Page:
Mirati to focus adagrasib/Keytruda study in low PDL1 lung cancer patients

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 Mirati to focus adagrasib/Keytruda study in low PDL1 lung cancer patients
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By Deena Beasley


Dec 5 (Reuters) - Early trial data shows that a combination of Mirati Therapeutics experimental drug adagrasib and Merck & Co's immunotherapy Keytruda helped about half of previously untreated metastatic lung cancer patients, with manageable side effects, Mirati said on Monday.

The company expects the largest advantage in patients with lower levels of PDL1, the protein targeted by Keytruda, and plans to launch a Phase 3 trial enrolling only those patients by the end of this year, Mirati Chief Executive Officer David Meek told Reuters.

The trial will compare the adagrasib combination with the current standard of care, which is chemotherapy plus Keytruda, also known as pembrolizumab. The initial treatment for patients with higher levels of PDL1 is Keytruda alone, and Mirati will likely begin planning next year for a combination study in those patients, Meek said.

Recent study data shows that 19.4% of previously untreated, metastatic NSCLC patients treated with Keytruda plus chemotherapy were alive after five years, compared with 11.3% of patients treated with a placebo and chemotherapy.

Adagrasib is an oral drug designed to target a mutated form of a gene known as KRAS that occurs in about 13% of non-small cell lung cancers (NSCLC), the most common form of the disease, and less frequently in some other solid tumors.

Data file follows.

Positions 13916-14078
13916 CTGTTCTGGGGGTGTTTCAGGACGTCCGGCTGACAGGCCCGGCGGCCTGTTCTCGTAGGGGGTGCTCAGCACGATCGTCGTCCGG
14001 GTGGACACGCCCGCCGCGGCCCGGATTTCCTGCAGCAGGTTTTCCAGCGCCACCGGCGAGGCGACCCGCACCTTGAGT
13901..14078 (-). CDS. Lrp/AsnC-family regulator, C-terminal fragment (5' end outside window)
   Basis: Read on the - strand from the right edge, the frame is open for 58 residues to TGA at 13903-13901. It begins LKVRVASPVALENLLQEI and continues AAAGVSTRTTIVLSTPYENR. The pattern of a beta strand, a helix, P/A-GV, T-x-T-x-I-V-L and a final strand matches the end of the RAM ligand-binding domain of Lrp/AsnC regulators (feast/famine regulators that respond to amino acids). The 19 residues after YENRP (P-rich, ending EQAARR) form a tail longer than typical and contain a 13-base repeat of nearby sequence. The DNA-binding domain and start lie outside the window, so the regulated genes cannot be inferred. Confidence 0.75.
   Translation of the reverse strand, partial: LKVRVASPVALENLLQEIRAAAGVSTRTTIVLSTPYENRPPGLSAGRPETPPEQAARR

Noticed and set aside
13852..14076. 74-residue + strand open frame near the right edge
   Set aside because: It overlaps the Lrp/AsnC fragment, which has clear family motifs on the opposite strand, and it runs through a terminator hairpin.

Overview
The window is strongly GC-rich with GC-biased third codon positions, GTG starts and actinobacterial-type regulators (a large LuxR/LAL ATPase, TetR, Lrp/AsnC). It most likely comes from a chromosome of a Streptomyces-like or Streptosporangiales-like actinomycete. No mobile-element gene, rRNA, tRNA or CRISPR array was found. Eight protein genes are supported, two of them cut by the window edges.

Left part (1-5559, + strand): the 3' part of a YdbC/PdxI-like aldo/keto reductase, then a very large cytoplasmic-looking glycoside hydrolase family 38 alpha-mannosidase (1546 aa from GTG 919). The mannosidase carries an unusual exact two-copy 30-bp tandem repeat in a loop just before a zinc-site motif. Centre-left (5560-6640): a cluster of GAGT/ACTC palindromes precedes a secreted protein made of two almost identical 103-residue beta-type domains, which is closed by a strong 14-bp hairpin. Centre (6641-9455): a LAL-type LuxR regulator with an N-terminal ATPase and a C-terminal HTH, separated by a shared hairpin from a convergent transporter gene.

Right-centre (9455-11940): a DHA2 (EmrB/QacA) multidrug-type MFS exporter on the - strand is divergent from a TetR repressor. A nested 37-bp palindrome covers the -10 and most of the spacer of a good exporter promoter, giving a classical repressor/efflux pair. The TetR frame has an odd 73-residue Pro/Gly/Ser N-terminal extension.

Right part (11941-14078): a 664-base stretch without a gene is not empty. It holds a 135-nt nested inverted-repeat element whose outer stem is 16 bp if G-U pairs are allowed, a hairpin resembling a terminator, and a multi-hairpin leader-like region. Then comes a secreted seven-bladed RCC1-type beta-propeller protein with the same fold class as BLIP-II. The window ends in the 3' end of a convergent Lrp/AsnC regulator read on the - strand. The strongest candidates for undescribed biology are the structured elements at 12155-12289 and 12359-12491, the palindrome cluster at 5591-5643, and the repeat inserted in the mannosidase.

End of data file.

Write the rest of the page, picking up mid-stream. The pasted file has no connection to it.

Out of seven Phase 2 trial patients given the combination treatment, at a median follow-up of 19 months, four (57%) had tumor shrinkage of at least 30%, and none had tumor growth, Mirati said.

A preliminary analysis of 53 patients showed that 49% of them had responded to the combination treatment, and 89% had controlled disease.

Serious side effects occurred in 44% of patients, including increased levels of pancreatic enzymes in 11%, and higher liver enzymes in 8-9%. Mirati said the rates were consistent with levels seen when either drug is used on its own.

Amgen Inc, which sells a KRAS-inhibitor called Lumakras, earlier this year said it had shelved immunotherapy combination studies after finding that high numbers of patients experienced liver toxicity.

Mirati expects to hear by Dec. 14 on its application to the U.S. Food and Drug Administration for approval to sell adagrasib for treating patients with advanced NSCLC who have stopped responding to other drugs.

Meek declined to comment on takeover speculation that has pushed shares of Mirati up nearly 40% since mid-November.

"We're laser-focused on crossing the finish line with the approval and then we have to launch the drug ... We're so busy right now," he said. (Reporting by Deena Beasley in Los Angeles Editing by Matthew Lewis )

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